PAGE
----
THE PHILIPPINES may need at least 10 years before its debt-to-gross domestic product (GDP) ratio will return to its pre-pandemic level of 40%, Finance Secretary Carlos G. Dominguez III said.
“Assuming that a debt-to-GDP ratio of 40% is the ideal health…It could take us a minimum of 10 years to get back [on track]. That is the effect of COVID-19 (coronavirus disease 2019),” he said during a briefing on Wednesday.
The Philippines’ debt pile ballooned to a record P12.76 trillion as of the end of April, reflecting the surge in borrowings to finance its pandemic response.
The country’s debt-to-GDP ratio stood at 63.5% as of the end of the first quarter, which surpasses the 60% threshold considered as manageable by multilateral lenders for developing economies.
This is also much higher than the 39.6% debt-to-GDP ratio seen as of end-2019 or before the pandemic.
The Philippine Institute for Development Studies (PIDS) estimated the debt-to-GDP ratio will peak as high as 66.8% by 2023 and 2024, before falling to 65.7% by 2026.
The PIDS presented to the Department of Finance on Wednesday its report on the fiscal effect of the COVID-19 on the country.
PIDS Research Specialist John Paul C. Corpus outlined three scenarios and dates when the government could achieve the ideal debt-to-GDP ratio of 40%.
In order to reach this ratio by 2031, a median annual primary balance (revenues minus non-interest expenditures) increase of 2.42% of GDP would be needed, based on the most optimistic scenario that assumes a GDP growth rate of 7% and a real interest rate of 2%.
To reach the 40% debt-to-GDP ratio by 2041 and 2051, a median annual increase of primary balance of 0.86% of GDP and 0.35% of GDP respectively are needed, under optimistic conditions.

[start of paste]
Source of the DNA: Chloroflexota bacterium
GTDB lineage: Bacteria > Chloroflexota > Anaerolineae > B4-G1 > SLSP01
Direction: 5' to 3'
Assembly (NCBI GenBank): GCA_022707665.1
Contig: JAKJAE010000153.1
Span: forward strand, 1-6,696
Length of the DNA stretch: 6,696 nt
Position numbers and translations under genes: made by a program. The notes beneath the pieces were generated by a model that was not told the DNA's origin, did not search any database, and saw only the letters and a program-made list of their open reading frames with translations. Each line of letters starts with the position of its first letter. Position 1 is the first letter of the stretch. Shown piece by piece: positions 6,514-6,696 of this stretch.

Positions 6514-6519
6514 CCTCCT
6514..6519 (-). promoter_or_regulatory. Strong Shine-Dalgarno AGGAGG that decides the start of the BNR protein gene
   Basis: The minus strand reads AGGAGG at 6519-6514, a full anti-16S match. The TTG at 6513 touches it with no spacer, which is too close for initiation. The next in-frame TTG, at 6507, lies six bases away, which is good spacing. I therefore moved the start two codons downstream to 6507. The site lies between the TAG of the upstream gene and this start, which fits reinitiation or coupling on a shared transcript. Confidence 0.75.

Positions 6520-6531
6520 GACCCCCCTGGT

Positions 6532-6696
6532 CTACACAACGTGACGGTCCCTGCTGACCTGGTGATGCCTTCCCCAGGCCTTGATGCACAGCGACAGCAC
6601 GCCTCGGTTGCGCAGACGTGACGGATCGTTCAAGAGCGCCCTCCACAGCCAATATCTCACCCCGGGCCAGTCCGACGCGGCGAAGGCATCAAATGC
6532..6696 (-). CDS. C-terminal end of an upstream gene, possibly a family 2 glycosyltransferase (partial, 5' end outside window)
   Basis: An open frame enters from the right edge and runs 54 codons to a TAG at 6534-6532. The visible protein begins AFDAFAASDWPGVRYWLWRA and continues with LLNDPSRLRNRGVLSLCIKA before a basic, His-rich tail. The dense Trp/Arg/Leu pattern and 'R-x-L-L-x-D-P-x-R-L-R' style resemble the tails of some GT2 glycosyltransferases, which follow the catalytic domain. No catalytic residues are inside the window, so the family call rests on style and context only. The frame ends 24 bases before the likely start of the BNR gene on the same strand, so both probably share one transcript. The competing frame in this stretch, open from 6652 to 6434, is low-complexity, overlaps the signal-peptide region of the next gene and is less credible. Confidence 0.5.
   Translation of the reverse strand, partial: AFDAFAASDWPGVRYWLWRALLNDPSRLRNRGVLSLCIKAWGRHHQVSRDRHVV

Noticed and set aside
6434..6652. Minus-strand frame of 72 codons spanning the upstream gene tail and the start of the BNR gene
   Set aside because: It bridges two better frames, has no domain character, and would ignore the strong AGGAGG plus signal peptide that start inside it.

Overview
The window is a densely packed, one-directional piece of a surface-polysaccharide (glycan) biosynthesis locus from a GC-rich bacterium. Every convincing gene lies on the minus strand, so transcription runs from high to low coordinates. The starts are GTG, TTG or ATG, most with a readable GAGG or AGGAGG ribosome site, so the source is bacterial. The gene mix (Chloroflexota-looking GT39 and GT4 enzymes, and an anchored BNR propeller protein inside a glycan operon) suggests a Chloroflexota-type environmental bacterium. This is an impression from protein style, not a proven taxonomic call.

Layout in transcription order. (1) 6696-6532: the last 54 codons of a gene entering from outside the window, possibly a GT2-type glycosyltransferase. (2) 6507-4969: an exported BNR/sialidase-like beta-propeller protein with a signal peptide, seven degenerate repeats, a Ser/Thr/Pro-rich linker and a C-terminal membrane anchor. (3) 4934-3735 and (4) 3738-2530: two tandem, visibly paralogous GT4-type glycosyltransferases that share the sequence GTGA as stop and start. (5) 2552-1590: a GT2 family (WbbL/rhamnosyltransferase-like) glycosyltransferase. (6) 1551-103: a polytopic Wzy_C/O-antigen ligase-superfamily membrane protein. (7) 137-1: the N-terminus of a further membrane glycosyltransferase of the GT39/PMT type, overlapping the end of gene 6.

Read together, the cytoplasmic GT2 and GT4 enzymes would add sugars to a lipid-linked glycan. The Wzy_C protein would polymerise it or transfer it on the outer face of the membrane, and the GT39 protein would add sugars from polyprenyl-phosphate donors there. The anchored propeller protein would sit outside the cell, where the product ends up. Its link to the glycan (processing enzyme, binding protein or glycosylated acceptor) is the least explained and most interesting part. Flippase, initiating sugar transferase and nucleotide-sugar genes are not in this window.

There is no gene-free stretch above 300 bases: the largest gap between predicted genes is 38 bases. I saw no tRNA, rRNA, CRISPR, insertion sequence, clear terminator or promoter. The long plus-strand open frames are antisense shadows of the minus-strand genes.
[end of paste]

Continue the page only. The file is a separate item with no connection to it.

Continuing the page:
“So, the longer the terminal date, the easier it becomes. So, the long COVID could be 20 years,” Mr. Dominguez said.
PIDS fellow Justine Diokno-Sicat, who co-authored the report, told reporters it will not be easy to return to pre-pandemic debt-to-GDP ratio.
If the government does not immediately return to a pre-pandemic debt-to-GDP ratio, she said the only real risk is a credit rating downgrade.
Fitch Ratings in February affirmed the Philippines’ investment grade rating but also maintained the “negative” outlook amid “possible challenges in unwinding the policy response to the health crisis and bringing government debt on a firm downward path.”
A negative outlook means Fitch could downgrade the Philippines’ credit rating in the next 12 to 18 months.
“We’ve been talking with multilaterals; the World Bank was one of them. There’s some sort of meeting of minds that the primary goal is really to bring life back into the economy, and that will naturally correct the debt,” Ms. Diokno-Sicat said.
Economic managers target a 7-8% GDP growth this year.
Mr. Dominguez earlier said the Philippines has to grow an average of 6% annually in the next six years to reduce the country’s debt. — T.J.Tomas